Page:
BREAKING: President Hungerford Responds to Mountain Justice Sit-In

Editor’s note: This article was initially published in The Daily Gazette, Swarthmore’s online, daily newspaper founded in Fall 1996. As of Fall 2018, the DG has merged with The Phoenix. See the about page to read more about the DG.

On the morning of Thursday, March 19, 37 students and 6 alumni began a sit-in at the College’s Finance and Investments Office, calling on Investments Committee Chair Chris Niemczewski ‘74 and Board Chair Gil Kemp ‘72 “to return in good faith to the negotiating table and begin a process towards fossil fuel divestment.” More students and alumni have filtered in and out of the Parrish offices throughout the afternoon as MJ members organize their campaign, pose for photos, and give interviews to the press.

A student signs into the sit-in.
A student signs into the sit-in.

This sit-in is the latest step in a year of increased action from Mountain Justice. In September, over 200 students participated in the People’s Climate March in New York City. In December, Mountain Justice delivered a petition containing over 1,161 student, faculty, and alumni signatures supporting divestment to the Board of Managers. In February, five MJ members met with five members of the Swarthmore Board of Managers to present their Fossil Fuel Divestment Proposal. Two weeks ago, Gregory H. Kats, an investment expert, wrote an op-ed that called divestment the “fiscally rational and morally grounded option.”

Swarthmore’s Board of Managers, however, has remained firm, saying that divestment efforts “ignore the potential negative consequences on the College’s operating budget that would result from a significant change in the structure and long-term relationship that the College has built with its external investment managers.”

Mountain Justice’s core team developed this plan after continued failed efforts to negotiate with the Board. “We’ve been attempting to negotiate in good faith with the Board for years now,” said Erika Weiskopf ‘17, who became involved with last semester. “But, consistently, Chris Niemczewski and Gil Kemp have refused to come to the table and negotiate in good faith […] If the Board is going to refuse to negotiate with us in good faith, we feel that we need to escalate our campaign.” Weiskopf stressed that the sit-in was designed not to infringe on student life, but rather to target the administration.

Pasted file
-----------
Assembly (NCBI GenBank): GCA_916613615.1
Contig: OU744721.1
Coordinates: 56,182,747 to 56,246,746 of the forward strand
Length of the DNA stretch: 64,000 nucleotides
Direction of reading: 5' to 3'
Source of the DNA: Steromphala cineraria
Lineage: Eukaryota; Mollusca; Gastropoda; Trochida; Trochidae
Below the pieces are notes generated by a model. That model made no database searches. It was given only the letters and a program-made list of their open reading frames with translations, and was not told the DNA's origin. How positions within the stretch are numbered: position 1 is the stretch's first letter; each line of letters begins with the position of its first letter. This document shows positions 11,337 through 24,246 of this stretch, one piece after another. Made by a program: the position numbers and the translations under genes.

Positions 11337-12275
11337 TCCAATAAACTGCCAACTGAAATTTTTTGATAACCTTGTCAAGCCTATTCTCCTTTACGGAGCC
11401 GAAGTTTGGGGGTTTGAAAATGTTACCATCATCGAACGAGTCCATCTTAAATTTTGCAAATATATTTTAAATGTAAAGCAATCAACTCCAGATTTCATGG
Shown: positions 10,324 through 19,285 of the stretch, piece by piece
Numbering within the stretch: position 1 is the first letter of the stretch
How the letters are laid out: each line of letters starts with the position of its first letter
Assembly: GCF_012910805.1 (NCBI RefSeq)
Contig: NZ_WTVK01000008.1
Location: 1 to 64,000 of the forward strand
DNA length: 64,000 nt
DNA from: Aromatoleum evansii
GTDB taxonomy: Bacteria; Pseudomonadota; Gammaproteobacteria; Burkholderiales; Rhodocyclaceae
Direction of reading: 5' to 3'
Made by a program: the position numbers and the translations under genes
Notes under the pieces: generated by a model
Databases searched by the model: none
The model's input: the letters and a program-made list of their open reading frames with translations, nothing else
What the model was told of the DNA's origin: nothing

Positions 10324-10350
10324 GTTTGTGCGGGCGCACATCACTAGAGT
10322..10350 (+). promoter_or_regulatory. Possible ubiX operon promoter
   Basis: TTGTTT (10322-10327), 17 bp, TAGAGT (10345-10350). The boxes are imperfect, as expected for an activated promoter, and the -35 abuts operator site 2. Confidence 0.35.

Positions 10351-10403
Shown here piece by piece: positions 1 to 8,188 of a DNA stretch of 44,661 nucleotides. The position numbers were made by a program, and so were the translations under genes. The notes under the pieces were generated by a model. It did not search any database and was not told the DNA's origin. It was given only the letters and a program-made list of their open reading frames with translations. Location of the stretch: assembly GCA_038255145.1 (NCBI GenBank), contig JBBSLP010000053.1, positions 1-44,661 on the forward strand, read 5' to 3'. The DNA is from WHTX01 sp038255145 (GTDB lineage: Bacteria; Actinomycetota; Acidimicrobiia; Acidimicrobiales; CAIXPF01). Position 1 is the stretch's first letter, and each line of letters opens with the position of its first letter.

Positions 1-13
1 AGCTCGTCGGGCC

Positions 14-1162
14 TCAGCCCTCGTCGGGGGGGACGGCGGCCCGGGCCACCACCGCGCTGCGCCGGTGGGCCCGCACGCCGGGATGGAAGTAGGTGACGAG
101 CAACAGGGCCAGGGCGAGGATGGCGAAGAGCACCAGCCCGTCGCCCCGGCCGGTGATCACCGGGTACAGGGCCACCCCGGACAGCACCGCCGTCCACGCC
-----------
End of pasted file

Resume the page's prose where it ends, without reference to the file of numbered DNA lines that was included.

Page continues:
At 2:45pm, Interim President Constance Hungerford read a statement from the Board to the crowded gathered in Parrish:

“On behalf of the Board and the College, I want to tell you that we hear you. We are listening to your voices, and to all of the voices of our students, faculty, staff, and alumni. We are considering what we hear thoughtfully. We respect your decision to engage in peaceful protest.

As you know, following careful consideration and analysis two years ago, the Board of Managers made a consensus-based decision not to divest. The Board is already planning to continue this discussion at its meeting in May. You have asked to meet with the Board Chair and the Chair of our Investment Committee. However, Gil Kemp is presently doing philanthropic work in Asia. Moreover, even if he or the Investment Chair were here, neither could unilaterally change a Board decision. Following our Quaker tradition and governance procedures, that requires a consensus of the full Board of Managers. So we all need to look forward to the May meeting for the full board to gather and deliberate.

As a College, we all care deeply about issues of climate change and its effect on our futures and that of the planet.  The Board has been addressing climate change at each meeting this academic year, and is prepared to make significant commitments, as demonstrated by its December allocation of $12 million to the carbon neutrality of the BEP.  They will continue to do so in May, addressing specific proposals related to renewables and greater energy efficiencies, green building standards, and a range of investment strategies.

Again, thank you for expressing your points of view peacefully. We can’t be sure that each one of you will be satisfied by our decisions, but I promise you we are listening very carefully.”

It is unclear how long the sit-in participants will remain on the 2nd floor of Parrish. They have a supply of food and water, chargers and extension cords, and have brought sleeping bags for when they turn in for the night. When asked how long they expect the sit-in to last, all MJ members had the same answer: “We have no plans to leave.”

Featured image courtesy of Anjali Cadambi ’14

Allison Hrabar

Allison is double major in Political Science (Honors) and Film and Media Studies. When not working for The Daily Gazette, she cajoles people into watching the The Americans (Wednesdays at 10:00p.m. on FX).